Consecutive Champions League trophies for the German club would signal a real power shift in European football, and that is a development that Barcelona can ill afford.
As they line up at the Etihad Stadium on Tuesday evening, just five miles down the road at Old Trafford, Manchester United are in the midst of their worst campaign in recent memory.
Their sudden fall from grace makes clear just how easy it is to slip out of the continental elite - and with the like of Xavi, Victor Valdes and Carles Puyol all likely to depart Camp Nou next summer, Martino will be keen to avoid a messy transition like United.
Having watched Barcelona at length this season, I believe that they are desperately in need of a true centre forward, if they are to maintain their position at the forefront of European football.
Of course, world class strikers are not easy to come by.
The likes of Radamel Falcao and Edinson Cavani are widely regarded as two of the best - and Luis Suarez, Alvaro Negredo and Sergio Aguero have certainly thrown their names into the hat with some impressive Premier League performances of late.
But the worrying thing for the Barcelona faithful is that their club don't even appear to be looking at that kind of player.
At times last weekend, the Sevilla back four had no one to mark - and I reckon that a strong player, with the ability to get beyond Messi, would make all the difference to the club.
The capture of Brazilian wonderkid Neymar in the summer was certainly a rousing statement of intent, but I do think that the transfer was a case of wrong player, right time.
Ex-Barcelona president Sandro Rosell was instrumental in that signing - and, more than anything else, it appears to have been a scalp of big-spending rivals Real Madrid, who were also interested in the player.
It was a transfer that should've been Rosell's greatest undertaking, but instead, it was to be his undoing.
Investigations into the way that transfer was conducted urged Rosell to stand down recently - and, in many ways, an acrimonious exit was always on the cards.
Despite overseeing one of the most successful periods in Barcelona history, Rosell always lacked some of the charm of his predecessor Joan Laporta - and run-ins with club favourites such as Eric Abidal and Victor Valdes, as well as legends including Johan Cruyff and Pep Guardiola, alienated the fans.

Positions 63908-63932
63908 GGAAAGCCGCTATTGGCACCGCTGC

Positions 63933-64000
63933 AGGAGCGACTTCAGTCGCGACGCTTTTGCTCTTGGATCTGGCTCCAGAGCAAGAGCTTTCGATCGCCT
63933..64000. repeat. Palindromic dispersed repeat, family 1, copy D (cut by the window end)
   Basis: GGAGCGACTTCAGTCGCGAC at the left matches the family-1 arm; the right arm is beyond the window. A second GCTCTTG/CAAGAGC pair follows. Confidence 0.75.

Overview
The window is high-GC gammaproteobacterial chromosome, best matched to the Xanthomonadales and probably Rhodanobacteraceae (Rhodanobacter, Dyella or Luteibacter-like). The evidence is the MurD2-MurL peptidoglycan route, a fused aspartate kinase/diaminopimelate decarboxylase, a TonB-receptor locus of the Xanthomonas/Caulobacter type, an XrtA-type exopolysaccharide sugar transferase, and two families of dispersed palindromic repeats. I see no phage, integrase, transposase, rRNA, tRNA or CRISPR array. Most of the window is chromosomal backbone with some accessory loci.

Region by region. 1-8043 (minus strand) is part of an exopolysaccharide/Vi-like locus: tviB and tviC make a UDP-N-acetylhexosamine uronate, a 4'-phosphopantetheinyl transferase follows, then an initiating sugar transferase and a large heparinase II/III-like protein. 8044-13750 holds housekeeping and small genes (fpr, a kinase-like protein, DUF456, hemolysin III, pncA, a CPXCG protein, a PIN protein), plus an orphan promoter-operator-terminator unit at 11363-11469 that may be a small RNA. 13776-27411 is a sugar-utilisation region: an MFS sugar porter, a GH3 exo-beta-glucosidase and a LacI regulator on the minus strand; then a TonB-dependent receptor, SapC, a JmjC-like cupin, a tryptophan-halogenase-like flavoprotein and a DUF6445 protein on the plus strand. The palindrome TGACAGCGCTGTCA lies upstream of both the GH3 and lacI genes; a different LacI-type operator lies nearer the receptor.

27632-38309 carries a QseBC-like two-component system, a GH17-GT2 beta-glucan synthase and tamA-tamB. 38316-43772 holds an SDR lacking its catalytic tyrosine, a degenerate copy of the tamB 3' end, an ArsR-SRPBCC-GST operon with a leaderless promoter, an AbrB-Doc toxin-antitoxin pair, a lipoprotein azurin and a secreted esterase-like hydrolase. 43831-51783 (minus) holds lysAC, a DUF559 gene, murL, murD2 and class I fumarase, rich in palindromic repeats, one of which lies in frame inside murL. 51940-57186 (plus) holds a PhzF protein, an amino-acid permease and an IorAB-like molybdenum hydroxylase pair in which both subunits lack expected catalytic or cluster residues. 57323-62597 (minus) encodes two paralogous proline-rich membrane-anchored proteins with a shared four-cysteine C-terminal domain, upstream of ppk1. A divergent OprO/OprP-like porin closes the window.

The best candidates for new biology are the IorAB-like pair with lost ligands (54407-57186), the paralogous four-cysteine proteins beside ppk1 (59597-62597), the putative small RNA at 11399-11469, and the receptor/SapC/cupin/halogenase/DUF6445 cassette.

He even fell out with Lionel Messi.
Of course, the role of an owner in Spain is very different to that of an owner in England.
Clubs such as Barcelona and Real Madrid are complicated animals with deep and complex traditions and ties - both political and cultural.
Every single decision - playing staff, management, and even off the pitch matters - comes under scrutiny.
So vociferous are the Spanish press and fans, that I can't help but think that if David Gill and Sir Alex Ferguson had signed a player such as Bébé, a catastrophic failure, for the likes of Barcelona or Real, they would've been hung, drawn and quartered.
To some extent, the task ahead of Martino was always going to be something of a thankless one.
After all, he has taken charge of one of the most complete sides of the modern era, just a year after the departure of one of the most forward thinking, and tactically astute managers of all time.
Guardiola's shrewdness and intelligence allowed Lionel Messi to grow into, arguably, the best player in the history of the game - and, of course, he is a majestic talent. A wizard.
But for all of their quality, Barcelona seem to be growing more and more reliant upon his moments of magic.
The motto down at Camp Nou is 'Més Que un Club', which translates to 'More Than a Club'.
But, if they are to retain their position at the top of the game, Barcelona may need to prove that they are 'More Than Messi.'